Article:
Congressman rips Trump for allegedly offering his own officials pardons to break the law: 'That's lawlessness, not America'
Rep. Steve Cohen (Image credit: CNN)

On Tuesday, Rep. Steve Cohen (D-TN), a member of the House Judiciary Committee, laid into President Donald Trump on CNN's "OutFront" over allegations that he offered his Customs and Border Protection Chief a pardon in return for illegally sealing the border to asylum seekers.


"He does not have the absolute right to close the border," said Cohen to host Erin Burnett. "There are laws, the Immigration and Naturalization Act which requires asylum seekers to be offered an opportunity to come to the country and to have a hearing. So he can't close it to them. But there's international laws as well. That's as far as the law."

"And as far as him saying he never offered pardons, well, we'll find out," Cohen continued. "That's what we've asked for recollections and notations if any contemporaneous documents were produced of any suggestions that these officials the should violate the law ... whether he encouraged people to violate the law and offered them security through a pardon if they did violate it, saying that they wouldn't have to suffer the repercussions. That's lawlessness, not America."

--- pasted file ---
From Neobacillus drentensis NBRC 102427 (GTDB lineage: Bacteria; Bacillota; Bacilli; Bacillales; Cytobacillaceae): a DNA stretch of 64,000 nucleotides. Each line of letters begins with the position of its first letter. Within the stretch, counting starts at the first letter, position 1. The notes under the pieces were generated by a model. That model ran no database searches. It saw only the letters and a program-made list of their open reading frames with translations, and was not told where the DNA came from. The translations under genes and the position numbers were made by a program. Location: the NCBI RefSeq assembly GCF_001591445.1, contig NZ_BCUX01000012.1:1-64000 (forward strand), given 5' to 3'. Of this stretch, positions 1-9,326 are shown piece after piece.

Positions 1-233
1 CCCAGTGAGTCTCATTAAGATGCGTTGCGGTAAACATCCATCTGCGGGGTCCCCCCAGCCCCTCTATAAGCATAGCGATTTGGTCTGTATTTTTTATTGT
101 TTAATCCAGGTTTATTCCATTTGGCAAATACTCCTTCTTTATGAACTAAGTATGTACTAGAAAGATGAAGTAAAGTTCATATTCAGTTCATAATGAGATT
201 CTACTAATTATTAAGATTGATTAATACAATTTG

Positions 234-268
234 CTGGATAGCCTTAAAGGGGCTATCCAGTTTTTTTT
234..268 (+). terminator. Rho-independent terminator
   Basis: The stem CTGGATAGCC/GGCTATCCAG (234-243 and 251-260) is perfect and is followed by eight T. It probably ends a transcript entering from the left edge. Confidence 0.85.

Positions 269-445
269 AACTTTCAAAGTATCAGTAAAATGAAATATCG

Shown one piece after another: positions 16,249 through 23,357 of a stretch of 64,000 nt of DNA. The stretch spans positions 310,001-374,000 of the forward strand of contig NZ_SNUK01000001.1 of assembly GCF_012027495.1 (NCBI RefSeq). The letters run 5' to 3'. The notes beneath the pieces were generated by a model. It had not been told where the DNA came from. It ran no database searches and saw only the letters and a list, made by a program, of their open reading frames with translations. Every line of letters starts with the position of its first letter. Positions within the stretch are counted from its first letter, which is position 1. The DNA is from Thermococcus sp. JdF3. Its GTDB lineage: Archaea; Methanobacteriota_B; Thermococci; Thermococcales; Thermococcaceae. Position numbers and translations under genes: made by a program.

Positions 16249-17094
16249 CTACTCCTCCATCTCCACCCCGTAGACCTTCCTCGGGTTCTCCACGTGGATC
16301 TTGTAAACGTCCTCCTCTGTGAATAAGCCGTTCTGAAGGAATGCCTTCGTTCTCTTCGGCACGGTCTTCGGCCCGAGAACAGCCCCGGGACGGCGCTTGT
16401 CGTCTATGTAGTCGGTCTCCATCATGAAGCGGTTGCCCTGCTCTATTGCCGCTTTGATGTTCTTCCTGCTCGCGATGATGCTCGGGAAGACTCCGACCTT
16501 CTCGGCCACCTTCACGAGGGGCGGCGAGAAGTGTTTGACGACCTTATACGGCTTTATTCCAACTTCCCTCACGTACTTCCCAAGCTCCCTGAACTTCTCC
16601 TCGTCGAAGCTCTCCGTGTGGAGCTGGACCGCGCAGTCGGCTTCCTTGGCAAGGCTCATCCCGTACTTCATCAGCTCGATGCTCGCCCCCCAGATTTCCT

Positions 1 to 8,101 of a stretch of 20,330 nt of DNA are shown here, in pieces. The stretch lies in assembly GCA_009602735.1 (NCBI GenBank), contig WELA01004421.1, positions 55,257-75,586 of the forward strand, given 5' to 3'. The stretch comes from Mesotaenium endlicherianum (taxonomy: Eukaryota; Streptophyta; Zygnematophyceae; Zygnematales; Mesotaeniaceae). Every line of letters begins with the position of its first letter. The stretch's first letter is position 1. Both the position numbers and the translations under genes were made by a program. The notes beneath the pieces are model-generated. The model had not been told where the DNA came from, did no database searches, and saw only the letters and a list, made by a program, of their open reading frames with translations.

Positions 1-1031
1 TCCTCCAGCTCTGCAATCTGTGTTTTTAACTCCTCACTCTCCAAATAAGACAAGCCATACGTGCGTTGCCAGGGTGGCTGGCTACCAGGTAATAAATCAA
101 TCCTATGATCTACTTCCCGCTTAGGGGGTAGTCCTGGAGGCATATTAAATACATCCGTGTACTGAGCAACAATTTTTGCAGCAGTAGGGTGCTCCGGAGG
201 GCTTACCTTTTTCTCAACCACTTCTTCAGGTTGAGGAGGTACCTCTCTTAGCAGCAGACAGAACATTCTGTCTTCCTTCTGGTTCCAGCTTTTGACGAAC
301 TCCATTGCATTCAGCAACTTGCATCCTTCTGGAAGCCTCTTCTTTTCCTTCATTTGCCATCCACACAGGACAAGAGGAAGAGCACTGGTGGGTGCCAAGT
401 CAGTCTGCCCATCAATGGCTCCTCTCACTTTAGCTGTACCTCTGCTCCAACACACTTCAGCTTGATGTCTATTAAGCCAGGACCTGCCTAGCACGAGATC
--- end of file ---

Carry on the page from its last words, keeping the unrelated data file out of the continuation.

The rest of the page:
"If can you prove that it happened, what happens then?" asked Burnett. "What do you do about it?"

"If it happened, I think the U.S. Attorney and the Justice Department would be interested, and the District of Columbia, for violations of the law," said Cohen. "The reality is it's an impeachable offense ... the man's conduct has been certainly questionable in many areas, emoluments, obstruction of justice, and here just straight-out violations of the law."

"It's not a place we'd like to go, but it's a place he may force us to go," said Cohen, "and it's our responsibility under the Constitution, it's what the founding fathers gave as a recourse to illegal activities by a president or not even illegal but activities that demean the office of the president and give the people not to reason to trust him in that capacity."

"I'm sure Mr. Barr wouldn't prosecute him, or would tell the assistant U.S. Attorneys not to," Cohen added, "but it's a constitutional crisis."

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